Alumni - Renae Haines, MA In Publishing 2010-11

Life after the MA

I am now a project manager with the Quayside Publishing Group, which is part of the London-based Quarto Group. It's an editorial position. We're located about 20 miles north of Boston. Quayside is primarily a trade reference publisher, and if you'd told me while I was at Brookes that I'd end up in trade reference, my mind would have filled with thoughts of dictionaries and I would have told you you were insane. But we don't publish dictionaries, we publish books for enthusiasts: subjects like cooking, crafts, hobbies, backyard blacksmithing, relationships, health, and even The Chicken Whisperer's Guide to Keeping Chickens.

I work with four imprints: Rockport, Quarry, Fair Winds, and Quiver. Rockport is the oddball at Quayside: while the focus of the imprint is on various types of design (graphic, fashion, etc.) and fits in with the enthusiasts theme, it's much more academically-oriented than the others. The other three imprints cover such diverse and niche areas that I'm constantly learning new things (not just about publishing, but also about completely random subjects like how to make marshmallows) and meeting authors from a truly diverse array of backgrounds. "Monotonous" is the last word I'd use to describe my job.

The books I've worked on so far have ranged from gluten-free cookbooks to drawing comics, improving relationships, a graphic design textbook, and even artisan cheesemaking and celebrity makeup. One of my fall books is The Great Cholesterol Myth, and we're expecting the admittedly controversial book to be one of our biggest books of the season; it's a title we're really putting a lot of effort into getting absolutely perfect, and I'm flattered to have been entrusted with it. 
 
My job as an editorial project manager covers everything from the time a manuscript has been accepted by the acquisitions editor to the time it goes off to the printer. I hire copy editors, proofreaders, and indexers, and handle their contracts and invoices. I'm the main point of contact for the author, walking them through the process and helping them with any issues. I go through the text myself doing general edits, and do a proper copy edit or proofread when circumstances require. For some titles I arrange endorsements from appropriate experts. I coordinate with design, the image librarian, and marketing, and do my best to keep everyone on schedule. While I do a lot more than read, reading is a large part of it and there's nothing better than getting lost in a good book and realising you're getting paid to do so.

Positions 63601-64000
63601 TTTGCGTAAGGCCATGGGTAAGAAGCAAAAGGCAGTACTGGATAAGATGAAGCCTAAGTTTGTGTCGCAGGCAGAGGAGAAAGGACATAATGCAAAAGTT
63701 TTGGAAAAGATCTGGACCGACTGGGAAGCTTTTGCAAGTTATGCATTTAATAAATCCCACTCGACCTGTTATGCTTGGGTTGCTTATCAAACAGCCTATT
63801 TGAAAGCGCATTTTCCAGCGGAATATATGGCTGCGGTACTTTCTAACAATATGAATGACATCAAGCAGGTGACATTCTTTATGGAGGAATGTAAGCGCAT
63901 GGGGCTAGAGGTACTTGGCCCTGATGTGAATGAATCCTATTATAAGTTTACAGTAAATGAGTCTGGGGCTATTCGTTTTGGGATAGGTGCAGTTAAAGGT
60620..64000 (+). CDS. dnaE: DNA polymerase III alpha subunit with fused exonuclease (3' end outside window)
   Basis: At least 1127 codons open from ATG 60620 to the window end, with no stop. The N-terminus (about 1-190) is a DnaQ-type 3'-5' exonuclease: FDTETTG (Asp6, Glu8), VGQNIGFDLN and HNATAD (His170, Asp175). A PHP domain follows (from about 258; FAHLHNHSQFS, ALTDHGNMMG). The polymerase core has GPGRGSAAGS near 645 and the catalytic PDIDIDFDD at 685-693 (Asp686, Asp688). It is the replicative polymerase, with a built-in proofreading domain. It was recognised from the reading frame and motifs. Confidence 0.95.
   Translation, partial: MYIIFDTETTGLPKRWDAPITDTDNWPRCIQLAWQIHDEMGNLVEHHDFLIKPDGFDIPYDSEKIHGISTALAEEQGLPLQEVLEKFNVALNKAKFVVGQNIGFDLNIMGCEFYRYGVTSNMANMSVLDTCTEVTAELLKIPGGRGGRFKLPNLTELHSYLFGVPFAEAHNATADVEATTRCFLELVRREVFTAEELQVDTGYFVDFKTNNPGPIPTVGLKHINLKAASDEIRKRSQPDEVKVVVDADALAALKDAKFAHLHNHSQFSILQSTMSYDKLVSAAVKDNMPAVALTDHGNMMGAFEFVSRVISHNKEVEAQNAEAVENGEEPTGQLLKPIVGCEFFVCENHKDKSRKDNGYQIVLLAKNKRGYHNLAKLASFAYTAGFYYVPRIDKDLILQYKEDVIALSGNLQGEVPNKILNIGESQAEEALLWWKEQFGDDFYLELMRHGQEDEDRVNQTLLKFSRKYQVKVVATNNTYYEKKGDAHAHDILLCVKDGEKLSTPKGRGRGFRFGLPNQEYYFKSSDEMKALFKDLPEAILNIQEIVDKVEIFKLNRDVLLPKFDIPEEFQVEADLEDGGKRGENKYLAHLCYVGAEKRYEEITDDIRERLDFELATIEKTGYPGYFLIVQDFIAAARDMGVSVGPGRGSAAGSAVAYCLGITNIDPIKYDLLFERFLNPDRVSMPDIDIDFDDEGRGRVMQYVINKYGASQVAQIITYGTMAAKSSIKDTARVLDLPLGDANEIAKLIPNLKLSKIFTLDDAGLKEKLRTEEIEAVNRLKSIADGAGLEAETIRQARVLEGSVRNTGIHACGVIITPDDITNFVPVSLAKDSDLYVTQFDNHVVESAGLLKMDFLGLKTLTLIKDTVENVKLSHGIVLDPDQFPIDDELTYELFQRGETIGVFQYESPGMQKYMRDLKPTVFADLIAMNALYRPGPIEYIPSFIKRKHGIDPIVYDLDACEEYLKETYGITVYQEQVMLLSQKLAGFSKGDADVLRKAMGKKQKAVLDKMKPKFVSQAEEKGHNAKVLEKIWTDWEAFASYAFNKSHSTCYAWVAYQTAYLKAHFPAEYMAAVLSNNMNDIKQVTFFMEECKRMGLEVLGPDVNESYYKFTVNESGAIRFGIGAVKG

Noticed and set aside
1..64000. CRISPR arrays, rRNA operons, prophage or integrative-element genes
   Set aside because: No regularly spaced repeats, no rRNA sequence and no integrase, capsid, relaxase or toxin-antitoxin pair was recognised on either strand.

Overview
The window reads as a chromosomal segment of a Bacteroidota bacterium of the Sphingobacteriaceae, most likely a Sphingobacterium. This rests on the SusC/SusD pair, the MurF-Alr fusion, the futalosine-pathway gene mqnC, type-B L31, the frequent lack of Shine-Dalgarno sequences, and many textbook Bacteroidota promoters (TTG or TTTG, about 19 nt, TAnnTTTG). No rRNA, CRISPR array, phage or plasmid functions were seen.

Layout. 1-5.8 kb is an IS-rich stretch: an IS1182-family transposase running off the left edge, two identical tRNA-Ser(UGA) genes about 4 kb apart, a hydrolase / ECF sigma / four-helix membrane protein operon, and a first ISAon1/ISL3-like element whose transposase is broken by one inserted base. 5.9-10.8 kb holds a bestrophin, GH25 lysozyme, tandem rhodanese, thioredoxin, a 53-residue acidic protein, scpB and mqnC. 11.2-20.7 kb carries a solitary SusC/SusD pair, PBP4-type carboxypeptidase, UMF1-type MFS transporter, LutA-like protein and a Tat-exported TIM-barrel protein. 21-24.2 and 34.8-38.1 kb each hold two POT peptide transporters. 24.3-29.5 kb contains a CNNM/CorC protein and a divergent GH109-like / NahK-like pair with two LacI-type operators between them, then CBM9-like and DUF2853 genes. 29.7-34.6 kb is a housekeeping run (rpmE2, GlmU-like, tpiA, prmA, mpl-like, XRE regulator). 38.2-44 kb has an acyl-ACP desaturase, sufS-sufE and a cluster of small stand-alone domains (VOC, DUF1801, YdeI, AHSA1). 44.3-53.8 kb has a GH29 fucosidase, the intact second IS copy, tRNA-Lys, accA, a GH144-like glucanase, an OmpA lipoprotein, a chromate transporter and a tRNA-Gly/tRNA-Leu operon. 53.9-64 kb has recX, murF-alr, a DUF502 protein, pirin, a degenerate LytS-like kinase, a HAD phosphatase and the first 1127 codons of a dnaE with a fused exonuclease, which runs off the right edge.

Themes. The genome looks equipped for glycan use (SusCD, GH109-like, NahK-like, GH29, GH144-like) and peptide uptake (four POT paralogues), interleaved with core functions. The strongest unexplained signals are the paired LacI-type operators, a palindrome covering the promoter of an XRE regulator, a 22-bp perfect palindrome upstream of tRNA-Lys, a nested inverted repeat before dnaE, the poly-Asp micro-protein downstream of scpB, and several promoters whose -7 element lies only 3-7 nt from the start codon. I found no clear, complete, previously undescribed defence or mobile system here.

The vast majority of our books are quite heavily illustrated, so as you can imagine co-editions are important for us. In the two months that I've been at my job, what's surprised me the most is how useful everything I learned in design is turning out to be. Design is far from being my strength, and as I didn't plan to become a designer I didn't think it'd be very useful. As it turns out, my knowledge of design in general and InDesign in particular allows me to have more meaningful conversations with the design department about my projects, to more clearly communicate with them what I want, as well as communicating to the author why they can't have what they want. Knowing how design actually works informs my editorial comments as it means I have a much better idea of what is and is not a reasonable request. Design is hugely important to us (our design department represents about 20% of the office, even though most of the layout and design is done by freelancers!), and I feel my understanding of the area has really helped to make me more of an asset to the company.
 
Everything I learned at Brookes has helped me with my job, whether it be something direct like marking up proofs or understanding what people are talking about in production meetings, or something indirect like impressing the CEO when he started to tell me what LBF is and I was able to tell him I'd not only been, but had also volunteered there. My MA and internships allowed me to skip the entry-level position of editorial assistant, and I've been doing real, meaningful work since my first day. I'm new, but I'm a trusted and valued member of staff and feel like I'm making a real contribution. 
 
I feel like I've really lucked out with my job. I love the variety of titles we publish, and how overwhelmingly practical all of our books are. I love how much attention we give each book, how we're able to work so closely with authors. I love how everyone here is able to giggle a bit about some of our sillier titles while still treating them seriously and approaching their work professionally. I love how being a small company means there aren't a million layers between me and our two publishers, how I'm able (and encouraged) to approach them directly.
 
Mostly though, I love the fact that I've finally found a job that suits and challenges me, one that I enjoy and that makes me think, one where I'm able to look around and determine exactly what value I add to the company. My goal going into the course was to become a fiction editor, and while I don't work in fiction I am a trade editor, and I fully count that as a success. I wouldn't have this career that I love so much if it weren't for the things I learned, the people I met, and the confidence I gained at Brookes.

Posted on 11 Jul 2012 around 4pm